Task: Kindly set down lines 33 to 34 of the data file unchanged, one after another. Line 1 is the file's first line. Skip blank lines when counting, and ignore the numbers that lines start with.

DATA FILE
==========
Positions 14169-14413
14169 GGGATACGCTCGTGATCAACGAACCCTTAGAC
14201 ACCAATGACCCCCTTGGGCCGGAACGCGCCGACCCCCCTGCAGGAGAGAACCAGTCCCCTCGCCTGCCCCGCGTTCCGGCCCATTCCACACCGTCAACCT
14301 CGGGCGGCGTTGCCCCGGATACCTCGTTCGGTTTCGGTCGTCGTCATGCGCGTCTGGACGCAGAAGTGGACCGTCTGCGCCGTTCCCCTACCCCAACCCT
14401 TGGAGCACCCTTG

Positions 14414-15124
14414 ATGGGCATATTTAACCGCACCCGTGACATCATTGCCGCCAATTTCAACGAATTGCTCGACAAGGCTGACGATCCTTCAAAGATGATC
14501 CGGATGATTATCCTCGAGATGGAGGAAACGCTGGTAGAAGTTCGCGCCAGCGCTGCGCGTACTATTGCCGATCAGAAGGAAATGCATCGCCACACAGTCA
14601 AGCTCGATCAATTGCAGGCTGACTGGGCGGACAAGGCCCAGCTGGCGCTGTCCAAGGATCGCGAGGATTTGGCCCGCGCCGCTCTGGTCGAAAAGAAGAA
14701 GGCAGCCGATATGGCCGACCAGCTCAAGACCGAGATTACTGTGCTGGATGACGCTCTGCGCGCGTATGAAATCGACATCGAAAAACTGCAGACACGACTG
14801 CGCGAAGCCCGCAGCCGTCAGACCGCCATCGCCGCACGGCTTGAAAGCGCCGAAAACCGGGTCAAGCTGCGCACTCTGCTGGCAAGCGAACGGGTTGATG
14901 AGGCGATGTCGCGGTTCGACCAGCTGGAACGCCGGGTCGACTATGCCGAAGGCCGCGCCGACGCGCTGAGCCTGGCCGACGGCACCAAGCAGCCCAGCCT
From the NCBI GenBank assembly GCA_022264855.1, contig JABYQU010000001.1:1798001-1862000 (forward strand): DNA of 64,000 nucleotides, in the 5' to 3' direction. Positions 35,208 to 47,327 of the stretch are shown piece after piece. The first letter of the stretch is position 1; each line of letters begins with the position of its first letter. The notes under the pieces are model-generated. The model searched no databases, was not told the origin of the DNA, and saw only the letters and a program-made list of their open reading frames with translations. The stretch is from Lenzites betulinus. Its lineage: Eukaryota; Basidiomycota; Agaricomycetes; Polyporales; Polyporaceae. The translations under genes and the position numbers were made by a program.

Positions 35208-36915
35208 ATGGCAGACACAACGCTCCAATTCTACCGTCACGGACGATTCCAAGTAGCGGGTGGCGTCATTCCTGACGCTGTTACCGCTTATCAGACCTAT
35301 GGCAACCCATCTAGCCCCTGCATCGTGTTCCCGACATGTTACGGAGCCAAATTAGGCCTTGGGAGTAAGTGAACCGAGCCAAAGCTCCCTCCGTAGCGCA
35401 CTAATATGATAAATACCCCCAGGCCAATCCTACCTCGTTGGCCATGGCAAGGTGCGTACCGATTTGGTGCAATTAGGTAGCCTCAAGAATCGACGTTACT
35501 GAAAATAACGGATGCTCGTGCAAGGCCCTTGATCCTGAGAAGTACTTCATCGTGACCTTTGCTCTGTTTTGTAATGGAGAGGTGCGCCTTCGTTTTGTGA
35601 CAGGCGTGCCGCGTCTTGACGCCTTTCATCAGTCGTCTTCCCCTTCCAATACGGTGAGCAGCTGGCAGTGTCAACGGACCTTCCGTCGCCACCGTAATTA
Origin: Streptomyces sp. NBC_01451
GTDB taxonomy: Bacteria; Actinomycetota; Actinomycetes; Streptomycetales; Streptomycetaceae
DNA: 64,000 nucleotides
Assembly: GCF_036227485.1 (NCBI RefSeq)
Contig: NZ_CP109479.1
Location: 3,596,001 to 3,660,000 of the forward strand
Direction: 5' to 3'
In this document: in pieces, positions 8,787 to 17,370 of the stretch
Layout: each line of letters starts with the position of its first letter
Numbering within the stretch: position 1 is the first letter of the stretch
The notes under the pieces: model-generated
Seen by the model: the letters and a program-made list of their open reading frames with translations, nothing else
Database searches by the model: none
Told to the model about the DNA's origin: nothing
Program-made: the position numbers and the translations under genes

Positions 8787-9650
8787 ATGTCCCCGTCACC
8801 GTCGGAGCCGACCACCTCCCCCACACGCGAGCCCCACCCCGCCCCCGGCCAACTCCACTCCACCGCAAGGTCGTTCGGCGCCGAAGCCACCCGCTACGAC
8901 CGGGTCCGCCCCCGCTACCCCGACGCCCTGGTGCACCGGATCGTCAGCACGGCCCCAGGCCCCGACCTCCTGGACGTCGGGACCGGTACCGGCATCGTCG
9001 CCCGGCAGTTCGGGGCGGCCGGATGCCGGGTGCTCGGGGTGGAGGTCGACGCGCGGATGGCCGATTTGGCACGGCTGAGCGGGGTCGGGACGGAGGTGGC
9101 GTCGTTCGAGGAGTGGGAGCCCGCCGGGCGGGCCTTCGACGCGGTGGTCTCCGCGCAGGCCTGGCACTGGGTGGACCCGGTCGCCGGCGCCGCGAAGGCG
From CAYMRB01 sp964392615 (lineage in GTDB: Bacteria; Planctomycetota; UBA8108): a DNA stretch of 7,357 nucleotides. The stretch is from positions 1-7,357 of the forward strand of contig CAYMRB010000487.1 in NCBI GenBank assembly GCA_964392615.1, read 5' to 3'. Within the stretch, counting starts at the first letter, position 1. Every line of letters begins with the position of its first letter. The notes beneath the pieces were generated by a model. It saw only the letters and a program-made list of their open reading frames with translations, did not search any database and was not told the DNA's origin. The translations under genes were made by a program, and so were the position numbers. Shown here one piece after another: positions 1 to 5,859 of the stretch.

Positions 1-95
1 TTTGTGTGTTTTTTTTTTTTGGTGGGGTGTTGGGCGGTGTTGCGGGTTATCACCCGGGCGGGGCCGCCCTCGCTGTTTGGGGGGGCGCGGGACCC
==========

Told to the model about the DNA's origin: nothing
Program-made: the position numbers and the translations under genes